Eventually the 4th reservation showed up, a couple of guys with full-sized backpacker packs. There wasn’t really space on a tent pad left for them, but there was a flat area near the entrance that would work fine. “Oh, this is concrete”, one of the guys said as he half-heartedly tried to push a tent stake in with his foot, and then he proclaimed that they would just squeeze between the two girls’ tents, a space so narrow that they wouldn’t be able to even set up their rainfly properly. Huh?
At that point, Rett had noticed that they were pulling their stuff out of a car they had parked in the adjoining site. WTF?! That’s completely not allowed at a hiker/biker site. I sat down at the picnic table with Claire, Maura, and Rett and quietly discussed whether they’d be fine with me saying something to them, or if we should just keep the peace. In an oddly prophetic coincidence, Maryam (who was out again on a coincidental reunion with a former best friend she hadn’t seen in 14 years!) had brought up car-driving hiker-biker thieves during our brief meeting yesterday, so I miraculously had a good feel for what her take on the matter would be.
Everyone was supportive of me speaking with them, and then when one of guys stepped on a guyline on Maryam’s tent, snapping it, that was the last straw. I told them that we knew they had a vehicle, and while I wouldn’t report them to a ranger, they need to at least get out from the girls’ area and set up on the “concrete”. They said something about a ranger telling them it would be ok as long as they left their car in a parking area and “hiked” back (an obvious lie), admitted to doing the same thing at Two Medicine (which conveniently for them has trailhead parking right across from the hiker/biker site), but then to their (slight) credit, after a couple minutes of discussion amongst themselves, they owned up to being wrong, and said they would move on and find someplace else for the night. It would likely be out of the park, because nearly every reservable site at every campground in Glacier for the entire season is booked. Except for the hiker/biker sites, which turn them into a prime target for people with low morals.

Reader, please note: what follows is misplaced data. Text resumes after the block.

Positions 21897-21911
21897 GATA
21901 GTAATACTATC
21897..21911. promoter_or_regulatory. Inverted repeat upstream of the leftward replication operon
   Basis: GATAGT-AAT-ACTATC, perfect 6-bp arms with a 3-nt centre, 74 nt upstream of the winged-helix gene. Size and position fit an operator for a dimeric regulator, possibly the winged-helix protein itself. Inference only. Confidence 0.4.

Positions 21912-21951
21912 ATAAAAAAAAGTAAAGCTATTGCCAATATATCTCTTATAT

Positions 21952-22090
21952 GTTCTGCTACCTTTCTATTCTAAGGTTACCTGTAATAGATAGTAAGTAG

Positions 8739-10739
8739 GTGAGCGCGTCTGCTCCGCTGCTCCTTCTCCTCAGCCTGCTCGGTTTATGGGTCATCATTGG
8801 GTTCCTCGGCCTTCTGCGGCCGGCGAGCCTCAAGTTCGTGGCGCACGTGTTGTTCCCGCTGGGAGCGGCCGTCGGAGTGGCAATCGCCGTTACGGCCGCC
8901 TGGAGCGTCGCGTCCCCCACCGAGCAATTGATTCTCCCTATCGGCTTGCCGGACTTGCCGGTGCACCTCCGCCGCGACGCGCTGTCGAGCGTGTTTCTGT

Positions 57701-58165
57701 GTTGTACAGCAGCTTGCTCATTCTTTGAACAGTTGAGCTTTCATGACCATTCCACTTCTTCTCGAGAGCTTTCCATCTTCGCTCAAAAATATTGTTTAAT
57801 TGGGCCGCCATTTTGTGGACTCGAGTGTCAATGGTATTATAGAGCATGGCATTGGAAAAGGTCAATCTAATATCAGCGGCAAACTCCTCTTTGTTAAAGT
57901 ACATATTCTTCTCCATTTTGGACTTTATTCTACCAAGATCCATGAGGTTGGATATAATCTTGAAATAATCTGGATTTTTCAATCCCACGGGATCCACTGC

Wow, I hadn’t expected that to be resolved so quickly and cleanly! Maybe it helped that we were able to prod at their sense of guilt by pointing out that on this night, theirs was not a victimless crime. In many cases, all of the hiker/biker slots might not be occupied, so while it’s still taking space that doesn’t belong to you (and budging into our non-motorized camaraderie), it doesn’t always squeeze out someone who needs the spot. But in this case it did! Unfortunately Mojo and Speakeasy were already gone so it didn’t make sense to call them back, but the experience of ejecting the interlopers seemed to bond the rest of us together even closer for the rest of the night.
Since we were late in the season in 2021 when we started riding south down the Pacific Coast, Rett never quite experienced the “Coast Caravan” of bike tourers that I did with my brother on my first go-round. So I realized that this was probably the most she’s ever hung out with other bike tourers, especially three other women, so it was great to see them commiserating over peeing strategies and the features of good camp bathrooms.
We’ve been in Glacier National Park for nearly a week already, and while we’re far from hating it, it hasn’t exactly felt like we’ve been having a lot of fun, for a variety of reasons. Today really helped turn that feeling around, and I give all the credit to our five wonderful non-motorized compatriots that we spent the afternoon and evening with.
And since I couldn’t resist, long after the jerks were gone, I pulled one of our own tent stakes out of the ground, brought it over to the “concrete”, and, as God intended, hammered it into the ground with a rock just as easily as I (and the three girls) had done on the tent pads. Low morals and idiots!